ALAN ALDA (NARRATION) Incredibly, this six-inch wingspan
airplane, weighing no more than a slice of bread --
and looking like no airplane I've ever seen -- carries
an onboard video camera, three computers, an electric
motor and batteries to run it all.
MATT KEENNON Excellent.
Install it on the launcher.
ALAN ALDA (NARRATION) It's
launched from a compressed air catapult.
Cross your fingers. 3,2,1 launch.
PAUL MACCREADY I'm
ALAN ALDA Oh, that's great.
ALAN ALDA (NARRATION)
The batteries on board today limit the flight time to
just a few minutes. But with the batteries it will use
in the field the plane can fly for over twenty minutes.
ALAN ALDA There we are, there we are.
ALAN ALDA (NARRATION)
It's so fast and quiet that an enemy probably wouldn't
even notice it, let alone be able to shoot it down.
MATT KEENNON Now can anybody hear it?
ALAN ALDA Just
barely. Sounds like a fly.
MATT KEENNON And it's right
overhead. So when it's a few hundred yards away you
literally cannot hear it.
ALAN ALDA (NARRATION) In combat,
the tiny spy plane is disposable. Its mission done,
it simply crashes.
MATT KEENNON All right. What you
call a belly landing.
ALAN ALDA (NARRATION) But this
developmental model will get to fly again.
And here is a little fin that came off. Just one.
MATT KEENNON Right.
ALAN ALDA Is the propeller intact?
MATT KEENNON Well, it's a little bit damaged but those are
disposable. Again we just pull it off, put on another
ALAN ALDA Did you ever think that you'd see this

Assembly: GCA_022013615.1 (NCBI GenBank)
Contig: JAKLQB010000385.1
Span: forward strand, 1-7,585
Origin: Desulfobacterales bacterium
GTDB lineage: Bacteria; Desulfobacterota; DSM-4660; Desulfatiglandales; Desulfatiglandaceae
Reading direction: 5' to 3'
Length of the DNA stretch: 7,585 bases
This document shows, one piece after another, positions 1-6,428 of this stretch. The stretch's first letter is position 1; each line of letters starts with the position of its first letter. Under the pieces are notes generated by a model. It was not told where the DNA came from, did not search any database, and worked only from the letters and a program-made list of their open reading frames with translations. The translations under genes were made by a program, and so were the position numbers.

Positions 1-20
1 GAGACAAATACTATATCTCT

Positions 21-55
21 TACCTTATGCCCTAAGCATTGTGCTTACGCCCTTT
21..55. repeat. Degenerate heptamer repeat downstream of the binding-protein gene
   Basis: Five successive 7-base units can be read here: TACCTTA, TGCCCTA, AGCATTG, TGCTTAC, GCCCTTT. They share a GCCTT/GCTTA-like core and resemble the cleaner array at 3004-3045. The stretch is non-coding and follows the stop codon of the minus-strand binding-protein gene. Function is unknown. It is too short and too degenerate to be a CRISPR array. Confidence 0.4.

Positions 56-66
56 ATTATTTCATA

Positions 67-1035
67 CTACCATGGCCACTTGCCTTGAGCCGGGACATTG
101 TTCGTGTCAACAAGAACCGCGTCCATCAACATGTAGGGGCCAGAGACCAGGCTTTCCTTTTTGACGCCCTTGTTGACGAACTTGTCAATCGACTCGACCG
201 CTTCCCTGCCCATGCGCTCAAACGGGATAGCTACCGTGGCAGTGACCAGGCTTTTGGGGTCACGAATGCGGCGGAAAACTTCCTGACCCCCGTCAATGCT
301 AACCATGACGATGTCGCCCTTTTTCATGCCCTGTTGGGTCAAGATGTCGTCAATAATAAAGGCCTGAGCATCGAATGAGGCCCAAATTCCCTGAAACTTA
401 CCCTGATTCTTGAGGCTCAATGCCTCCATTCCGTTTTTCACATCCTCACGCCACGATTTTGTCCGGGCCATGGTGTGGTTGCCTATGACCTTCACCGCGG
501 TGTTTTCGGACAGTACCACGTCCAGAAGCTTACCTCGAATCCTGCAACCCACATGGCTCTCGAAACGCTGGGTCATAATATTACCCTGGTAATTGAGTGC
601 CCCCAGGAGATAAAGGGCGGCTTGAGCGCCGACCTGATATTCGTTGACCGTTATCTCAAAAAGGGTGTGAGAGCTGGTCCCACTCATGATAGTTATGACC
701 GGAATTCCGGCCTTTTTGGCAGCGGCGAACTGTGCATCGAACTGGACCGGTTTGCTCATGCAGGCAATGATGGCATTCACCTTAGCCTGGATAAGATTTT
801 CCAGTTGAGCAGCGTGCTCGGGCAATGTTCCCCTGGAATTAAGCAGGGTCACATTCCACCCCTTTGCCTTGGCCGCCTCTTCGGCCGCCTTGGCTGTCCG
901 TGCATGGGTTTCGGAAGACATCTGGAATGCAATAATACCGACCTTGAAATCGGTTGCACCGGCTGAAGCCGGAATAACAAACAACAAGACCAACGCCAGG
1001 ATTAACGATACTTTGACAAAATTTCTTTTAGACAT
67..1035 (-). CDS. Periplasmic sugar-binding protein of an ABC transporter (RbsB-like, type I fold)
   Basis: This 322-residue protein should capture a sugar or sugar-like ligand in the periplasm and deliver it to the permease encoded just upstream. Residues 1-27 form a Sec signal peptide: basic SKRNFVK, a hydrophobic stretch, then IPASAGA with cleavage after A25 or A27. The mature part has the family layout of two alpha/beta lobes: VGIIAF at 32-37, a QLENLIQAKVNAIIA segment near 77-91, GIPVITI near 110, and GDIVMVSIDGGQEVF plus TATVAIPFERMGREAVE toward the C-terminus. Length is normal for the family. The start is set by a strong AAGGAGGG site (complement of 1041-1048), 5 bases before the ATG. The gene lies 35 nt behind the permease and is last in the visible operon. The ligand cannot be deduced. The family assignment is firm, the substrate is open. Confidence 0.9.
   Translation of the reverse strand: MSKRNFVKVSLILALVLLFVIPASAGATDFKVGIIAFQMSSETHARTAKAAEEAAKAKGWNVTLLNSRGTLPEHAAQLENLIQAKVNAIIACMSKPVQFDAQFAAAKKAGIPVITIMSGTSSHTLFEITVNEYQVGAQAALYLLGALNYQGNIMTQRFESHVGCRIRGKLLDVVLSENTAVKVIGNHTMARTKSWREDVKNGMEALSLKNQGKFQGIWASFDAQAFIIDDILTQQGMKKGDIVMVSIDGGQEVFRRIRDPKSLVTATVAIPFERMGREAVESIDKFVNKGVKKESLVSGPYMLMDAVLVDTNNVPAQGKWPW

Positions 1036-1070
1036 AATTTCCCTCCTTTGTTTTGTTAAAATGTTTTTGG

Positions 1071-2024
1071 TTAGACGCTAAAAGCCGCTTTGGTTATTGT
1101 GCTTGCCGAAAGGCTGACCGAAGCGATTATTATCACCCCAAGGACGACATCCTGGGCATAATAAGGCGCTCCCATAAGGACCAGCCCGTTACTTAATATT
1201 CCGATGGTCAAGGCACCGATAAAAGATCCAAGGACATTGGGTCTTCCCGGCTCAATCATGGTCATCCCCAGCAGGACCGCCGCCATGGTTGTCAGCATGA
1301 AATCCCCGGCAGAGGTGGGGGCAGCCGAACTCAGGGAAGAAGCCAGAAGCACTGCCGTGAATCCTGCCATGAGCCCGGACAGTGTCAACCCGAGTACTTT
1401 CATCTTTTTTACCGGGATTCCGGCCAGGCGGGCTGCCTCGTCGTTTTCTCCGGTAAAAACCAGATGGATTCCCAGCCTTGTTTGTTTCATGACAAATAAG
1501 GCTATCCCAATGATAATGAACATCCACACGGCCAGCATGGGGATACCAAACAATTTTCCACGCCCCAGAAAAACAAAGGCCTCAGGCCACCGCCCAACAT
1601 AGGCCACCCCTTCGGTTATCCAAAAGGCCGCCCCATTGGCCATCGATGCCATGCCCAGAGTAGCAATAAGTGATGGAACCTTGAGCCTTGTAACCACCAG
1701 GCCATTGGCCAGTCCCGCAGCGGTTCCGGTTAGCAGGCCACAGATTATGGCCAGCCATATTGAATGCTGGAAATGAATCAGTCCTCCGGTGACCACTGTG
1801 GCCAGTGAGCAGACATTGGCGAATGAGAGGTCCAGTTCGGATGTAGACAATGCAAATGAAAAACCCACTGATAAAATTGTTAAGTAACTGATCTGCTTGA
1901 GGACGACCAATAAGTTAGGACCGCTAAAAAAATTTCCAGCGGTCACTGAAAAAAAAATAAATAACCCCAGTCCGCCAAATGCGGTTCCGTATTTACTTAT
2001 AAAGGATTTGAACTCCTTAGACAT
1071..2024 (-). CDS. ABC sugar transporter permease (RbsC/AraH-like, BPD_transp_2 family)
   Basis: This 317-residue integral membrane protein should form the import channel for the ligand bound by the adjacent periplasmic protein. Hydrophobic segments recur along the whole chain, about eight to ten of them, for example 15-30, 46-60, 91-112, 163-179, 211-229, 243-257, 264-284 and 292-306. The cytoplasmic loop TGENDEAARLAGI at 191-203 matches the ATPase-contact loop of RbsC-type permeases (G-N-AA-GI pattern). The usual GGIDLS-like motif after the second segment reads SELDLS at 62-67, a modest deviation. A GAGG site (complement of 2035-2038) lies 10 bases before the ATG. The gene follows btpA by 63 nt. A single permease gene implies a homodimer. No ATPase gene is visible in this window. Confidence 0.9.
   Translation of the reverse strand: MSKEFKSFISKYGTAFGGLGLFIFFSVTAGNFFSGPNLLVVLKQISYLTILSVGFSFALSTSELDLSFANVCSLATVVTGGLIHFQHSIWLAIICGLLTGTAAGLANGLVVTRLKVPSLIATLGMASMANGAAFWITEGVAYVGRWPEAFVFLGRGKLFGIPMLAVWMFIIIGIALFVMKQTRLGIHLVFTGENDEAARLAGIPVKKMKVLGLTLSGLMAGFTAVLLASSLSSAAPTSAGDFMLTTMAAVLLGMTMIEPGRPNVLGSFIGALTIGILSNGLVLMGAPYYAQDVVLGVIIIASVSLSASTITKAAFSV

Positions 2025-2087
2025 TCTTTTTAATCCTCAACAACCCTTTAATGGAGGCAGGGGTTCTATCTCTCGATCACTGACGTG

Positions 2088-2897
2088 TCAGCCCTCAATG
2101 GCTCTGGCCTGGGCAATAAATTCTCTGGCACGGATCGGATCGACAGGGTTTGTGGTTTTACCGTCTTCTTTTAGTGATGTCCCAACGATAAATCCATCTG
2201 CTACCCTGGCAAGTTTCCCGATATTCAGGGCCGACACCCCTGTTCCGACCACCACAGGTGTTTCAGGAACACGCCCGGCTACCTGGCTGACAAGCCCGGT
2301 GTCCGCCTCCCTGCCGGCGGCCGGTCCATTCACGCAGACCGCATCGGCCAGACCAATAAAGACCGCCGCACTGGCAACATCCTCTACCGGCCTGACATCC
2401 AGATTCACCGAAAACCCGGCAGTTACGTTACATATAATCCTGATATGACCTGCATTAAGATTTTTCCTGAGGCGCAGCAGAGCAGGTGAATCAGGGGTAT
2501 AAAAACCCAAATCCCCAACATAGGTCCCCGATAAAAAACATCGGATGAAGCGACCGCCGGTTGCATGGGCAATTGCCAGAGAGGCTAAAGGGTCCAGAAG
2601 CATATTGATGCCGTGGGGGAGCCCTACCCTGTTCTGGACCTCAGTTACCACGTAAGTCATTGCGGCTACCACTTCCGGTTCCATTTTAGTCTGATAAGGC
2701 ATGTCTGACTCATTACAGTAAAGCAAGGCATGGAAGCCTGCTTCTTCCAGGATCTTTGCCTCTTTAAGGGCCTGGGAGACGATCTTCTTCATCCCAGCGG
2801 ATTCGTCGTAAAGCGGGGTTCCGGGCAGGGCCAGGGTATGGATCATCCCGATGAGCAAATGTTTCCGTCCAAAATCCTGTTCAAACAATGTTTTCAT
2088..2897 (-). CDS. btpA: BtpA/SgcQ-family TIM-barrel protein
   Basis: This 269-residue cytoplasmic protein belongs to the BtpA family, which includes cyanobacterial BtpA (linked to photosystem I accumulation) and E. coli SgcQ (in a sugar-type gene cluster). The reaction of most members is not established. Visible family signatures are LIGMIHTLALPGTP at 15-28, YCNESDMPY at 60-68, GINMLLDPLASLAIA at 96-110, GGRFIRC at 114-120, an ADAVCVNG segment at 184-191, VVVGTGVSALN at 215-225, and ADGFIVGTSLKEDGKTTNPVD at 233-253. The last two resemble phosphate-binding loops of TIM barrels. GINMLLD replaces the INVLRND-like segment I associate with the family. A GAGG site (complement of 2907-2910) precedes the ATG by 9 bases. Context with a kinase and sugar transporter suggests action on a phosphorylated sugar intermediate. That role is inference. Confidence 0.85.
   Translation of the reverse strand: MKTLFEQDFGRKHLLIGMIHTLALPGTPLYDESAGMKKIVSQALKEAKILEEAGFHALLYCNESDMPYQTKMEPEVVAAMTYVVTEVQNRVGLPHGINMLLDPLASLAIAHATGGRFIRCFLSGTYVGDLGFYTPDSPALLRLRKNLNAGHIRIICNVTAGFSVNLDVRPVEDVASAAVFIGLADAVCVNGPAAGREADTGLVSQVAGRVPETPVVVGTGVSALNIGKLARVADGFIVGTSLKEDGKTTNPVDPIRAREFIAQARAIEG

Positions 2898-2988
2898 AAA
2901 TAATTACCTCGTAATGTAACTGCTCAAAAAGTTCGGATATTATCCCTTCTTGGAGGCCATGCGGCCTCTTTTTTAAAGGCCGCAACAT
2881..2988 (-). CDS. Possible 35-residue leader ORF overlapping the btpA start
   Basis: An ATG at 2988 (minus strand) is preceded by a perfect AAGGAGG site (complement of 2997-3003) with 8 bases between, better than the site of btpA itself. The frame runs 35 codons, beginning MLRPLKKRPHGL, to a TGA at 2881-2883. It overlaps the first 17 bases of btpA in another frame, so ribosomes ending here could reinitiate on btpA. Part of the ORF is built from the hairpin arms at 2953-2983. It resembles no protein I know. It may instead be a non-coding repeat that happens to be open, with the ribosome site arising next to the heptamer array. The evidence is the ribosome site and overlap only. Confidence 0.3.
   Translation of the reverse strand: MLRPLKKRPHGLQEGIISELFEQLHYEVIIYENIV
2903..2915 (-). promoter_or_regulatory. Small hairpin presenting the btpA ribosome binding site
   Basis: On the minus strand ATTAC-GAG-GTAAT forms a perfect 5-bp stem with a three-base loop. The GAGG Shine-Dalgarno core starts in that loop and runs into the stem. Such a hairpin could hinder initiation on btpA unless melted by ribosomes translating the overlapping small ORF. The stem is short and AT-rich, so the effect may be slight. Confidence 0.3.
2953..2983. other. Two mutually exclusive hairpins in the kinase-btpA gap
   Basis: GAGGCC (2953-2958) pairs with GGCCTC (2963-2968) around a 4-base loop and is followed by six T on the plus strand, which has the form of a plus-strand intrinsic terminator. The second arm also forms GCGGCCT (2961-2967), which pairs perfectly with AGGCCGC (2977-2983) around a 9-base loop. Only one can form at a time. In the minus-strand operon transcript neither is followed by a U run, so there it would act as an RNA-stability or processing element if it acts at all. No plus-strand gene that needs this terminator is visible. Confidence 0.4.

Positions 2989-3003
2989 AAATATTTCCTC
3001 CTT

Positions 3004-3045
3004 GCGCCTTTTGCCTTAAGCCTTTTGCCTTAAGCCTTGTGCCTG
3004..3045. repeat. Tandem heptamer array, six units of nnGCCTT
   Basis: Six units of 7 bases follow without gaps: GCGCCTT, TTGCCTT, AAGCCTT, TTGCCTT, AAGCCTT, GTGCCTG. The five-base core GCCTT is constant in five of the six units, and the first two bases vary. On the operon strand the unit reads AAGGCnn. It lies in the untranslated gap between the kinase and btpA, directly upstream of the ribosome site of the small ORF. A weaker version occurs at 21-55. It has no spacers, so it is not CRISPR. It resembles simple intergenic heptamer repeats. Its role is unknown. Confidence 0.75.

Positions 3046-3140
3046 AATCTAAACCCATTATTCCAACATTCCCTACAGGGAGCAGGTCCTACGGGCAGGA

flying like this?
PAUL MACCREADY We never even dreamt
such things could exist when we started on this round
about three years ago. We didn't dream that it could
end up so successful, and if we had imagined it, then
we could have leapt to the solution, we would have saved
ourselves three years.
MATT KEENNON You have to give
Paul a lot of credit. I've been working on this for
the last three years but we use his inspiration, his
design ideas of evolving a design and trying things
and just go out and try it and don't try to analyze
the hell out of it. And that helped a lot because this
is a very unconventional design we ended up with.
PAUL MACCREADY The pioneering is the exciting part, and somehow
at Aerovironment we've accumulated just the most wonderful
staff of inventive people. The problem is to keep everyone
from being too inventive or we wouldn't get any work
done, we have to keep beating people down saying, no,
focus on the project. The people who work here are dynamite.
ALAN ALDA (NARRATION) Aerovionment's inventiveness is
now paying off in a plane whose mission is literally
out of this world.
ALAN ALDA This could fly on Mars?
CARLOS MIRALES This could fly on Mars, right.
How do you know this could fly on Mars?
Well the atmosphere on Mars is a lot like it is here
on Earth at 100,000 feet.
ALAN ALDA So your planes are
CARLOS MIRALES Our experience is very good
for designing airplanes that fly on Mars. This airplane
actually folds up, a lot like this little model right
here. The wings fold, fuselage folds down like that,
and the tail folds down over that to fit inside a small
probe which is carried by a spacecraft all the way to
Mars. When that probe enters the atmosphere, it will
open under a parachute, the airplane will unfold, release
the parachute and begin flying along the canyon walls
ALAN ALDA (NARRATION) Looking uncannily like
a flight on Mars itself, this was actually a test of
the plane flying in Red Rock Canyon, in California's
Mojave Desert. But within the next decade, the plane
could be flying along the walls of the largest known
canyon in the solar system, the 2500 mile long, 6 mile
deep Valles Marineris on Mars -- giving us a bird's
eye view of a place where, as far as we know, birds
have never been.
TO THE AIR
ALAN ALDA (NARRATION) The pioneers of flying free were the
insects… They first took to the air a third of a billion